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Four groups of prospective intervenors challenged the district court's denials of their motions to intervene in a class action lawsuit by named plaintiff Connie Jean Smith against SEECO, as well as the district court's procedures for opting-out from the class. The Eighth Circuit affirmed the district court's ruling that Charter Land's motion to intervene was untimely because it merely repeated arguments already advanced by other attempted intervenors after the class was unsuccessful. The court dismissed the remaining appeals for lack of jurisdiction because the appeals were not filed within 30 days of the district court's order denying intervention. View "Smith v. Arnett" on Justia Law

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Former employees of Honeywell, who retired before age 65 during the terms of Honeywell's 2007 and 2010 collective bargaining agreements (CBAs), filed a class action alleging that Honeywell's announced plan to terminate early retiree healthcare benefits at the end of 2017 breached the CBAs and violated the Employee Retirement Income Security Act of 1974 (ERISA), because those healthcare benefits vested when each class member retired. The Eighth Circuit agreed with the Sixth Circuit and held that the Supreme Court's decision in CNH Indus. N.V. v. Reese, 138 S. Ct. 761 (2018), was controlling in this case. Under Reese, the court held that plaintiffs' retiree healthcare benefits were not vested as a matter of law. Therefore, the court reversed and remanded for further proceedings. View "Pacheco v. Honeywell International Inc." on Justia Law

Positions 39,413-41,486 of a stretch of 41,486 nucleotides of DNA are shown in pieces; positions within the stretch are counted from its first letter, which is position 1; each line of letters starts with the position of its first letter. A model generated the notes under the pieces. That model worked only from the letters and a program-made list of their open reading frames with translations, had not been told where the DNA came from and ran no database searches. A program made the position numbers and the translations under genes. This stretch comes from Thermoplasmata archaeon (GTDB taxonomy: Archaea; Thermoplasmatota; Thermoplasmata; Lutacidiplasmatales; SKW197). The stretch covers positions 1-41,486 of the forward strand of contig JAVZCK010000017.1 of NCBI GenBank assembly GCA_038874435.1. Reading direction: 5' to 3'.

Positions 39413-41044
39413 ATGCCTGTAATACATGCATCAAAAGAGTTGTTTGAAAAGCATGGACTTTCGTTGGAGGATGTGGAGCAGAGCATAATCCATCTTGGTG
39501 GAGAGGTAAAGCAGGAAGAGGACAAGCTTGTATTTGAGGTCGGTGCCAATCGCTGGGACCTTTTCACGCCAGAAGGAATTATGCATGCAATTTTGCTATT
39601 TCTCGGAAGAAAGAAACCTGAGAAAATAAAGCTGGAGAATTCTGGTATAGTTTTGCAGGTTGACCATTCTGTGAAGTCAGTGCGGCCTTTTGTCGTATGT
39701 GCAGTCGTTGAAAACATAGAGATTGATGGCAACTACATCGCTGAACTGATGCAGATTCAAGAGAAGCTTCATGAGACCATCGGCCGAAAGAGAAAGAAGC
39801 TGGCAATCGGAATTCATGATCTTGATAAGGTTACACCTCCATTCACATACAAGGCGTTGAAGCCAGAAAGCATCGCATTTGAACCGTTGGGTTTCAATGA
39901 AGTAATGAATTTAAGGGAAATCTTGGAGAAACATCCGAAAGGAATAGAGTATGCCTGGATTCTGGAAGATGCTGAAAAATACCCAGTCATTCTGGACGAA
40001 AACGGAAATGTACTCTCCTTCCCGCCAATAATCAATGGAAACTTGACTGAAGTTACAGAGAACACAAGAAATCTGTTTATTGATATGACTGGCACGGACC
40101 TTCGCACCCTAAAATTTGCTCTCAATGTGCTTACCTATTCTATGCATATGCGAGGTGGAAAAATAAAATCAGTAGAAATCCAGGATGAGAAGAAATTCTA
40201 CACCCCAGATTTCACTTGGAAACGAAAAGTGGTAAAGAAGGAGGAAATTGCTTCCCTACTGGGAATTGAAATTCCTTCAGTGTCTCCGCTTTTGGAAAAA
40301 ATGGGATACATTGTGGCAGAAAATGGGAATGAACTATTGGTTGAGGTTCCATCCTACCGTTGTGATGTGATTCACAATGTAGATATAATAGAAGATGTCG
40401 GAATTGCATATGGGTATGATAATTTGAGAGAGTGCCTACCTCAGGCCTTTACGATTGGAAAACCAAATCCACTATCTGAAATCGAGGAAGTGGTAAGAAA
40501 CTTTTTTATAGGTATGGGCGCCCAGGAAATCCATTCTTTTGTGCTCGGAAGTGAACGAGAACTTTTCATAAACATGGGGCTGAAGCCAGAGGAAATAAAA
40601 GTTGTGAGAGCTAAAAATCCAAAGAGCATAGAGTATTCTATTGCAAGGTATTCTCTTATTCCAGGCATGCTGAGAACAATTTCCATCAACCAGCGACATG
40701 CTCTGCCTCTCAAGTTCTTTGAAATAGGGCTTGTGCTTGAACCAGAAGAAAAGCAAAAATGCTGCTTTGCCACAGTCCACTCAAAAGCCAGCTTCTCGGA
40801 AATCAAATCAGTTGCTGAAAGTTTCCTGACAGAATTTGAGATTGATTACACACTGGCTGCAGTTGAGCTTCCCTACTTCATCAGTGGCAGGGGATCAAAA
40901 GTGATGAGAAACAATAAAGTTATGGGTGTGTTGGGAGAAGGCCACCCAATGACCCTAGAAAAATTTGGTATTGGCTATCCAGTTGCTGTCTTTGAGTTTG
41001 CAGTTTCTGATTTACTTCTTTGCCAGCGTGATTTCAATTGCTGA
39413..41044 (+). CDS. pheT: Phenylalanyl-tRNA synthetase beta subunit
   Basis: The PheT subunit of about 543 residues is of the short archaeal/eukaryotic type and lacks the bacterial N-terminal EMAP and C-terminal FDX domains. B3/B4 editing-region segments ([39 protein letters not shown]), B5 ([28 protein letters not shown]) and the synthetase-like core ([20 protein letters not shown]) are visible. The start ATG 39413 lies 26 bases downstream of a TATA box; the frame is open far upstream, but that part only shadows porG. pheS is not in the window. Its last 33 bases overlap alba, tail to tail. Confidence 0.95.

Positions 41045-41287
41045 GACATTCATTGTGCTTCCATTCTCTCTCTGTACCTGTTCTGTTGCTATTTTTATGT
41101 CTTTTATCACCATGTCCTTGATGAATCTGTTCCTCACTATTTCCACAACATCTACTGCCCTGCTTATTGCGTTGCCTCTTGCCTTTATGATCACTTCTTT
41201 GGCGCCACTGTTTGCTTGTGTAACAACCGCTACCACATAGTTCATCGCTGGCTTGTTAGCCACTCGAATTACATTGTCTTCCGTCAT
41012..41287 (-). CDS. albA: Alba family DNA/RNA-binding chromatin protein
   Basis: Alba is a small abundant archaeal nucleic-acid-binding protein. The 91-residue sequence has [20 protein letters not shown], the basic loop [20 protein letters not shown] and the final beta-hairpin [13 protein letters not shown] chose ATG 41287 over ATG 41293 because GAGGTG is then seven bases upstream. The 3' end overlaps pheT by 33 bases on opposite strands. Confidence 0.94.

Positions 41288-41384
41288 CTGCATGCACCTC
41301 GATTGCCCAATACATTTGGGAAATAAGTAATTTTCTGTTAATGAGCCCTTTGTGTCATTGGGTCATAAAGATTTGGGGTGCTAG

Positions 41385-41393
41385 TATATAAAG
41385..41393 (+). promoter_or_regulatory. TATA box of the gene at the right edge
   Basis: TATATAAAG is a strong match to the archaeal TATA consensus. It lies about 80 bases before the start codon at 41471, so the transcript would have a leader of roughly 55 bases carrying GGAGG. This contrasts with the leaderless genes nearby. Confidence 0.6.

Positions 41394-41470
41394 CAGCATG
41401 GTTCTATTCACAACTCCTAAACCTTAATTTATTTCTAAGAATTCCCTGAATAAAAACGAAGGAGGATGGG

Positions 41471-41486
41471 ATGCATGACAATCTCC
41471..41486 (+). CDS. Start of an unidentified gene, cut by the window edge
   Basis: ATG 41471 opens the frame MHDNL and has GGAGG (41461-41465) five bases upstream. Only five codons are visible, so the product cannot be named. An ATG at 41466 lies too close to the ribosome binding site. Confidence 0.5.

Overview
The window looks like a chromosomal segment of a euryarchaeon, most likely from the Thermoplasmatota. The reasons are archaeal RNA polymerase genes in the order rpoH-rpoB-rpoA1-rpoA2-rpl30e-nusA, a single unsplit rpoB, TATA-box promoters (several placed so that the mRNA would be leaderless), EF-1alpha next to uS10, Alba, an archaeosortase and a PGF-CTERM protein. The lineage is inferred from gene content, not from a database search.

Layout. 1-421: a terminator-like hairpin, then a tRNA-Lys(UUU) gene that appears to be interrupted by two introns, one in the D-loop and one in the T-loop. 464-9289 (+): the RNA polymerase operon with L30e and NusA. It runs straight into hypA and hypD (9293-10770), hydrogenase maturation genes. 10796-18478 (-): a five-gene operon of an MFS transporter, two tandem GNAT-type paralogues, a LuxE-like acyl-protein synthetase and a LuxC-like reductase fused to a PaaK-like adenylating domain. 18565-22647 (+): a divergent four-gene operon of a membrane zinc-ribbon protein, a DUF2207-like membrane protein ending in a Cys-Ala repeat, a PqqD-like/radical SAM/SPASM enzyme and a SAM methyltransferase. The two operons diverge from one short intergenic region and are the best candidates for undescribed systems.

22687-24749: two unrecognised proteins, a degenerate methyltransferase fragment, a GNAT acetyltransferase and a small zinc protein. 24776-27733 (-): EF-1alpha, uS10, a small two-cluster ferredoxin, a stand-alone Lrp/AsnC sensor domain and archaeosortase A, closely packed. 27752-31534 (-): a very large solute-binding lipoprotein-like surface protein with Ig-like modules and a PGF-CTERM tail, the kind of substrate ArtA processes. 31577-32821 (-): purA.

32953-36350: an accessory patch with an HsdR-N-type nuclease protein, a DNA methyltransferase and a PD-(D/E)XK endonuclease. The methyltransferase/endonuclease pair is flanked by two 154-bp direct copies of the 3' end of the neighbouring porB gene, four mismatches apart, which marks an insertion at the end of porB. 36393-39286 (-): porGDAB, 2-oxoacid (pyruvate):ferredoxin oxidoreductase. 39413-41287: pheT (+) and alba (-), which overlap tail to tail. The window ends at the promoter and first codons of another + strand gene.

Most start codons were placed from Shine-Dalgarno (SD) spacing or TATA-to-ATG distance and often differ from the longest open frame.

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After plaintiff obtained a home equity loan from Countrywide, he filed a pro se complaint alleging five causes of action against Bank of America, the company that acquired Countrywide. The Eighth Circuit affirmed the district court's dismissal of two claims based on Bank of America's failure to honor plaintiff's alleged early payoff right. In this case, plaintiff's claims were barred by the doctrine of res judicata because he had been a member of a global class action settlement that included a broad release of claims by all class members. The court also held that the district court did not abuse its discretion by promptly setting the remaining claims for trial. The court explained that, at minimum, Bank of America failed to establish that the statute of frauds barred these claims as a matter of law on the record. Accordingly, the court affirmed in part, reversed in part, and remanded. View "Calon v. Bank of America Corp." on Justia Law